Learn who pays when someone borrows your car and gets into a car accident in Florida
Anyone can get into a car accident at any time — even a friend or family member who you trust to drive your car. If you lend your vehicle to a loved one and an accident occurs, regardless of who’s at fault, it’s important to take the right steps to ensure you’re legally protected under Florida law.
Insurance Coverage and Permissive Use
Whether the driver is covered under your auto insurance policy depends on your specific policy. However, in general, anyone who lives in your house will be covered by your insurance policy when driving your vehicle. In fact, many insurance companies require that everyone in your household of driving age is listed on your policy.
In most cases, a friend who you’ve let use your vehicle is also covered under your auto insurance policy. The “permissive use provision” covers those who might borrow your car on occasion.
Insurance Follows the Vehicle
The idea that the insurance policy follows the driver is a myth; it actually follows the vehicle. If you loan someone your car, your insurance policy should provide primary coverage in the case of an accident, while the driver’s insurance would provide supplemental secondary coverage.
For example, say you lend a friend your car and they get into a fender bender accident. If police determine he is at fault in the incident, you would be responsible for filing a claim for the accident with your insurance company, paying the deductible, and paying any resulting premium increases for your policy. Your friend’s insurance company would be expected to cover costs that exceed your insurance coverage.
If your friend wasn’t at fault in the accident, the other driver’s policy would cover the damages to your car and your insurer wouldn’t be involved.
Exceptions to the Rule
Although insurance follows the vehicle in most cases, it’s important to be aware of a few exceptions to this rule. These include the following:
- If you have explicitly excluded a person in your household from coverage under your insurance policy and he or she drives your car anyway, then your insurance will likely refuse to pay for damages that ensue if a crash occurs.
- If your car is stolen and an accident occurs, you won’t be responsible for the other party’s vehicle and medical damages. Your insurance company would typically cover damages to your vehicle.
- If a friend or family member uses your car without permission, your insurance company would cover costs exceeding the coverage provided first by his or her insurance policy.
- If the person in question doesn’t have car insurance, your insurer would be liable.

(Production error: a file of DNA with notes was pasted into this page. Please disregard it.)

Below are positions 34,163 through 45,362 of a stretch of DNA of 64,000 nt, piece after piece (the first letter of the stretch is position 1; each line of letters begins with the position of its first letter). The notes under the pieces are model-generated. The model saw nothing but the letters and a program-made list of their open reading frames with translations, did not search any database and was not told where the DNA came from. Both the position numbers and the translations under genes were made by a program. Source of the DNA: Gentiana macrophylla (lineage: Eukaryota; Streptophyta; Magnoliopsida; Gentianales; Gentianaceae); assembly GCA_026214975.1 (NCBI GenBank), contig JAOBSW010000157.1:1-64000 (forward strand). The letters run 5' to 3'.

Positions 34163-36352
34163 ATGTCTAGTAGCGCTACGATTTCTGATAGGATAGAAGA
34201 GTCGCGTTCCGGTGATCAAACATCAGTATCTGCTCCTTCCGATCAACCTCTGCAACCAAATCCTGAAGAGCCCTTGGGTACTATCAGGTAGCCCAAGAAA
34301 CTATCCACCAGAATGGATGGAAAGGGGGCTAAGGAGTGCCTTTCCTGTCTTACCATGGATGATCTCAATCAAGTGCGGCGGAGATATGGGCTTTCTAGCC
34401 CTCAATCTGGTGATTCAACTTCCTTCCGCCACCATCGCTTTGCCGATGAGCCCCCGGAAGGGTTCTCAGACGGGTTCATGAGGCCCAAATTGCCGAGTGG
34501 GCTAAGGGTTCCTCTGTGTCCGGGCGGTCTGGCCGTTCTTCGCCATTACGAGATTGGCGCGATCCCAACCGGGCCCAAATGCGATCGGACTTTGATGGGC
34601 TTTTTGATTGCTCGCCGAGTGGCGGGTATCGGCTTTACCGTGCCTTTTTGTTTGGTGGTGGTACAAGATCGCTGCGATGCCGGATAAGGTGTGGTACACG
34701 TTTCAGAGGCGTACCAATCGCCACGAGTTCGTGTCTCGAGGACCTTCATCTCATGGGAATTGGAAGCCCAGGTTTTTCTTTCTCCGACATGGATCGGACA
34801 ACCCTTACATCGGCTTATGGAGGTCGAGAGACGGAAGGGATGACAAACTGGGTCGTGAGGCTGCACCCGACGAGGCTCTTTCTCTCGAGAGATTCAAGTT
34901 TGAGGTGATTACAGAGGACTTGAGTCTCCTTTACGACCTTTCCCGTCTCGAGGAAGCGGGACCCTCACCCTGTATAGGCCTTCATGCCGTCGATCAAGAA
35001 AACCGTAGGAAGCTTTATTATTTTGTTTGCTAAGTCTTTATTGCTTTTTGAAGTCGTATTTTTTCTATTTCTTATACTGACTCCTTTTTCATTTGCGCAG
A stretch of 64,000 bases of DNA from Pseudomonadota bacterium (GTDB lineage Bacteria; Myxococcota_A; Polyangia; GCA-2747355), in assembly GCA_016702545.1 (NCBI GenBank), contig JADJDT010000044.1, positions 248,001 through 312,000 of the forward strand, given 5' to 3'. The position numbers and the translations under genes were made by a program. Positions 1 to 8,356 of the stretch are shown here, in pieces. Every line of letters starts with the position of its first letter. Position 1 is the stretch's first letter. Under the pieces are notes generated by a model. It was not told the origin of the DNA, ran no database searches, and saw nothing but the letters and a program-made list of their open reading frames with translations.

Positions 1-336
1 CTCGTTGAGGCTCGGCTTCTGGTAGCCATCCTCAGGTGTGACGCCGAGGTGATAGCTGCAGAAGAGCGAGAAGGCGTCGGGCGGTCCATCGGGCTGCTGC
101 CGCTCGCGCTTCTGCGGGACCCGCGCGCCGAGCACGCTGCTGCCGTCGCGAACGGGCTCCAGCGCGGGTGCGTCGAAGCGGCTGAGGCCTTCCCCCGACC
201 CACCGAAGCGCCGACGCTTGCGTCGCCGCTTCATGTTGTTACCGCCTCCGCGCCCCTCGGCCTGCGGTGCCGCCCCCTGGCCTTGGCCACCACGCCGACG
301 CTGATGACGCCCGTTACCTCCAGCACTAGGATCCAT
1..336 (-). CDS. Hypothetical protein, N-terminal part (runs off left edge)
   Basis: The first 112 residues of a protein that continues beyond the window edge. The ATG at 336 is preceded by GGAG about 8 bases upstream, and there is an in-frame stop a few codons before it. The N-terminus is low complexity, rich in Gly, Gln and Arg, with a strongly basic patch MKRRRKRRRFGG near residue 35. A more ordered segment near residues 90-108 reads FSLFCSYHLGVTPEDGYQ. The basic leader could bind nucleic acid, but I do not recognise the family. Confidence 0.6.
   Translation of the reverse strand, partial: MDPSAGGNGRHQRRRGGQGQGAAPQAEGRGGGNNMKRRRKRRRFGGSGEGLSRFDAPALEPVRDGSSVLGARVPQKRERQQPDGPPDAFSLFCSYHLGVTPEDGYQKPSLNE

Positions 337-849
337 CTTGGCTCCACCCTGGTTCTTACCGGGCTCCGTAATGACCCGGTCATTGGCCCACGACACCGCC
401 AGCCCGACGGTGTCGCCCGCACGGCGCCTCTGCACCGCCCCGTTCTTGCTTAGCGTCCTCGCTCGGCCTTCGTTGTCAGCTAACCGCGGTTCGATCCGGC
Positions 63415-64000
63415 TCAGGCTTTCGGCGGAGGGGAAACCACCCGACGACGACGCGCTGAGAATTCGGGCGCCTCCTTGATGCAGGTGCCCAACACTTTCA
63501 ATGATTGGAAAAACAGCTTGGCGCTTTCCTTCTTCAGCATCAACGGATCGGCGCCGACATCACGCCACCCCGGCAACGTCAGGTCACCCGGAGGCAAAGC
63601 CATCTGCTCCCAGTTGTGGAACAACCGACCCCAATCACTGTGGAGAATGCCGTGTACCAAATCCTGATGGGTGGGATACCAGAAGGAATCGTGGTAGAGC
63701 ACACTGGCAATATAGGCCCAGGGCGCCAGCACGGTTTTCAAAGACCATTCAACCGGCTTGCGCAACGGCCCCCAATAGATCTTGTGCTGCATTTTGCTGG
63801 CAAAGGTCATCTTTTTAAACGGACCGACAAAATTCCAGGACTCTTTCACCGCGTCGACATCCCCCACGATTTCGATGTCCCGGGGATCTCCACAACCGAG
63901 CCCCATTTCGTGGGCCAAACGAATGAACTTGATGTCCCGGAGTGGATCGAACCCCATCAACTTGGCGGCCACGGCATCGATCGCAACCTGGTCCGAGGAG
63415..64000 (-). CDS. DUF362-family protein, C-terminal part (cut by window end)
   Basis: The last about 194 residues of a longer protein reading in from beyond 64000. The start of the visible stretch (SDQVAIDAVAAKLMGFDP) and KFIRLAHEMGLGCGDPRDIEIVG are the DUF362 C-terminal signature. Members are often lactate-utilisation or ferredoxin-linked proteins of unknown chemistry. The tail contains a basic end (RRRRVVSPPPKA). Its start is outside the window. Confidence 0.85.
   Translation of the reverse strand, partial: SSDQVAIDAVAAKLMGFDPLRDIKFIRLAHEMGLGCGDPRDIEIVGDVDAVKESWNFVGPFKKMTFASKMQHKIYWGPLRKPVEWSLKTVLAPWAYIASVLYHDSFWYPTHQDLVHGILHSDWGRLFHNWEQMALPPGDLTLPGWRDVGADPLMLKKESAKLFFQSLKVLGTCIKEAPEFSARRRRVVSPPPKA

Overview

Additional Liability Concerns
In certain cases, you may be held personally liable if an accident that occurs in your vehicle exceeds your insurance coverage. For example, you could be sued for damages that occur in an accident if you allow an unlicensed driver or a driver who’s under the influence of drugs or alcohol to operate your vehicle.
He said she said car accidents: How lending someone your car can complicate an accident claim
In Florida, accident claims involving a vehicle you lent to a family member or friend can become notably complex, particularly when it comes to determining who was at fault for the incident.
This complexity is often heightened if the vehicle’s owner, who was not present during the accident, finds themselves caught in a “he said she said car accident” scenario. Without clear evidence or witnesses, these situations often devolve into disputes where each party involved in the accident provides a conflicting account of events, making it challenging for the owner to discern the truth and potentially affecting their insurance claim.
In such cases involving serious injury, enlisting the help of an attorney early on in the process to gather evidence, such as traffic camera footage, witness statements, and expert testimonies, is essential to constructing a clear picture of the accident and protecting your rights.
How much car insurance are you legally required to have when driving in the state of Florida?
Steps to Take When an Accident Occurs
Before loaning out your vehicle, it’s important to thoroughly understand the coverage provided by your insurance policy. If the person isn’t covered by your policy, doesn’t have his or her own insurance, is clearly intoxicated, or doesn’t have a driver’s license, don’t let him or her borrow your car.
Because Florida is a no-fault state when it comes to car accidents, drivers are required to carry auto insurance that pays personal injury protection (PIP) benefits.
According to Nolo:
“When the policyholder (or anyone else covered under the terms of the policy) is injured in a car accident, PIP pays medical expenses and certain non-medical-related costs associated with the accident — like lost wages and the costs of hiring someone to do household chores (known as ‘replacement benefits’) — up to the coverage limits.”
Because of the personal liability issues at hand, it’s important to consult an auto accident attorney if another individual had an accident while driving your car and liability is contested. This is especially important if he or she did not have permission to take the car or was at fault, unlicensed, or under the influence. Legal advice is necessary to protect your personal assets from seizure in a lawsuit.
If you live in the Tampa area, contact Florida car accident attorneys at Lorenzo & Lorenzo as soon as possible. We offer free case valuations to help you navigate the legal process and explore your options at no cost to you other than your time. Contact us today before your case expires.